Friday, 15 August 2008

Learn the lesson.

I was chatting to my barber at Snips in Warrington market the other day. He's a keen reader, as well as helping GOES with a collection box. We remembered the books we had read as children, and the sauce bottles and everything and anything that had words on it. That took me back to the day in The Gambia when I was sorting out a village school library. Many of the books had been badly damaged by rain and by termites. They were in a dreadful state and because the village didn't run to a rubbish collection I decided to burn them. It was a Saturday morning and not a soul in sight. I dug a shallow fire pit and lit a few twigs and leaves. I started to tear up one of the most badly damaged books and threw a few pages onto the fire. I was disturbed by shouts of "No! Stop! Stop!" and a group of eleven and twelve year old children raced towards me. One grabbed the pages from the fire and stamped out the flames. I saw there were tears in his eyes. "Please don't do this, please" he begged. "They are books!" I pointed out that the books were ruined, destroyed by damp or termites and were in any case unsuitable for children of their age.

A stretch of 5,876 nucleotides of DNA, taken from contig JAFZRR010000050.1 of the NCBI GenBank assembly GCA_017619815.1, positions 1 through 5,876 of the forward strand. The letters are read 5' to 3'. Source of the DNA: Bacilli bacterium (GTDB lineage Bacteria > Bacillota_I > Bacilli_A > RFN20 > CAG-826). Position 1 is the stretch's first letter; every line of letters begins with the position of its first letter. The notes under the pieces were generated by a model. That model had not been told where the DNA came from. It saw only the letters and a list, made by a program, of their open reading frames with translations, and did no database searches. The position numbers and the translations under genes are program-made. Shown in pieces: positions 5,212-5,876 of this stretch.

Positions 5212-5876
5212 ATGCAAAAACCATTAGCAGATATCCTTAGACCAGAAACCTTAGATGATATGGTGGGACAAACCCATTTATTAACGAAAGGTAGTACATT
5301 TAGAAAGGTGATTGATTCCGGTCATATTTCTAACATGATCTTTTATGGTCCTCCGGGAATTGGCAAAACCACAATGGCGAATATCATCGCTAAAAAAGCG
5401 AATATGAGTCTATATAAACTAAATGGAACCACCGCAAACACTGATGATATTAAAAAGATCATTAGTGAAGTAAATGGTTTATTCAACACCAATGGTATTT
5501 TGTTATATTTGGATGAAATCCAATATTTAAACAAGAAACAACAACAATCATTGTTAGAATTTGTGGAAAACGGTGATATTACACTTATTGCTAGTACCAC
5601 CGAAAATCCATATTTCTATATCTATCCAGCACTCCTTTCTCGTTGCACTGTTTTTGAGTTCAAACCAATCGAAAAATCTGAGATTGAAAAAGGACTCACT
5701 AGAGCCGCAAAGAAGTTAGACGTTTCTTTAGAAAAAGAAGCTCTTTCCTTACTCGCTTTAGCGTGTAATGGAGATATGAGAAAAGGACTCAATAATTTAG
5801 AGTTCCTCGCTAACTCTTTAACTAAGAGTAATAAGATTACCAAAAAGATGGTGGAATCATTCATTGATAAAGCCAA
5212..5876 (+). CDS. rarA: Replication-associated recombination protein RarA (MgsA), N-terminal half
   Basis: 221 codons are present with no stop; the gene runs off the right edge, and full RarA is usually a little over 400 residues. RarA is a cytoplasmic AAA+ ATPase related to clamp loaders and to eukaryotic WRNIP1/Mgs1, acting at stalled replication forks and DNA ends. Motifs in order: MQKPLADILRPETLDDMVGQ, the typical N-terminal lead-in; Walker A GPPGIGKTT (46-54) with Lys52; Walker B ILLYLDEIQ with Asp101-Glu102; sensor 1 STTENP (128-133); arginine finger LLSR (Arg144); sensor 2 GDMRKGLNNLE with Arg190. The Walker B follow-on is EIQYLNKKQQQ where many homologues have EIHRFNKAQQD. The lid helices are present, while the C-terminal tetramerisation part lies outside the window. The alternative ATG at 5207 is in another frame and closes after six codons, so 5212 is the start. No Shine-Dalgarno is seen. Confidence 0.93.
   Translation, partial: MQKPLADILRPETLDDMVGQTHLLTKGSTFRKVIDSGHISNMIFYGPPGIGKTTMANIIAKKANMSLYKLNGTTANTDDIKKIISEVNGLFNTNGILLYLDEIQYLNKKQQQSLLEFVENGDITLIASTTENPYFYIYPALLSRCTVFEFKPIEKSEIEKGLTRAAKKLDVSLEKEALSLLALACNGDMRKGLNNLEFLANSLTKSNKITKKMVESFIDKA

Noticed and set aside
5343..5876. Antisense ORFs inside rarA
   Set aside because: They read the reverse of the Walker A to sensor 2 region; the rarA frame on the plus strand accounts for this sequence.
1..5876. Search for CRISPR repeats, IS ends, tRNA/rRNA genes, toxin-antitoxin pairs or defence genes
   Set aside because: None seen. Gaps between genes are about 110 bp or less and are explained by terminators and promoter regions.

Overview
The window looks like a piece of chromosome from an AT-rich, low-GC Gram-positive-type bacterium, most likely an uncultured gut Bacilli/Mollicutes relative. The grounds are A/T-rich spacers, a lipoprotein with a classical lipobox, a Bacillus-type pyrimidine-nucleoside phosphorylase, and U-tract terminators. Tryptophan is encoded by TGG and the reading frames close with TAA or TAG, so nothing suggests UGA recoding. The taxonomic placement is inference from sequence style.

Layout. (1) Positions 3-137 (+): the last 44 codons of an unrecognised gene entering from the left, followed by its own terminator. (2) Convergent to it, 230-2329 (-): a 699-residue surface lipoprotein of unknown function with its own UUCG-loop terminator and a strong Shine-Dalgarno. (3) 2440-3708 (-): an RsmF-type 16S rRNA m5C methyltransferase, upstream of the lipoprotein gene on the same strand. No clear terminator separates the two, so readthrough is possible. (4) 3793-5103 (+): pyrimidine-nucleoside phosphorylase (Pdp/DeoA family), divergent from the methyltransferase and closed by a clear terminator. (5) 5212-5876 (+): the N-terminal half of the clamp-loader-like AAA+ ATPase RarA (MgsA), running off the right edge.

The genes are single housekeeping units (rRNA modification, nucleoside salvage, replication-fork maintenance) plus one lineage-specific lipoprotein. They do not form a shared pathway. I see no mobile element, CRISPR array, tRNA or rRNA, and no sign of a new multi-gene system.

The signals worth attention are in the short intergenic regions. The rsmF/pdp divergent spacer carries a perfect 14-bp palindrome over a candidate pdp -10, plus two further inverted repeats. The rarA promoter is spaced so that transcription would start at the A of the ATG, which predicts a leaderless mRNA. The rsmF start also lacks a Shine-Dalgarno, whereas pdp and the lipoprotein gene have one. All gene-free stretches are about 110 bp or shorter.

"Tom," said their leader."We can see how the writer used words, how he constructed sentences; we can see how adverbs and adjectives are used, which tenses are employed. These books can teach us many things. There are no books in our homes."
I felt about half an inch high. Out of the mouths ...
Half a book is better than none. As somebody said "We don't know we're born."

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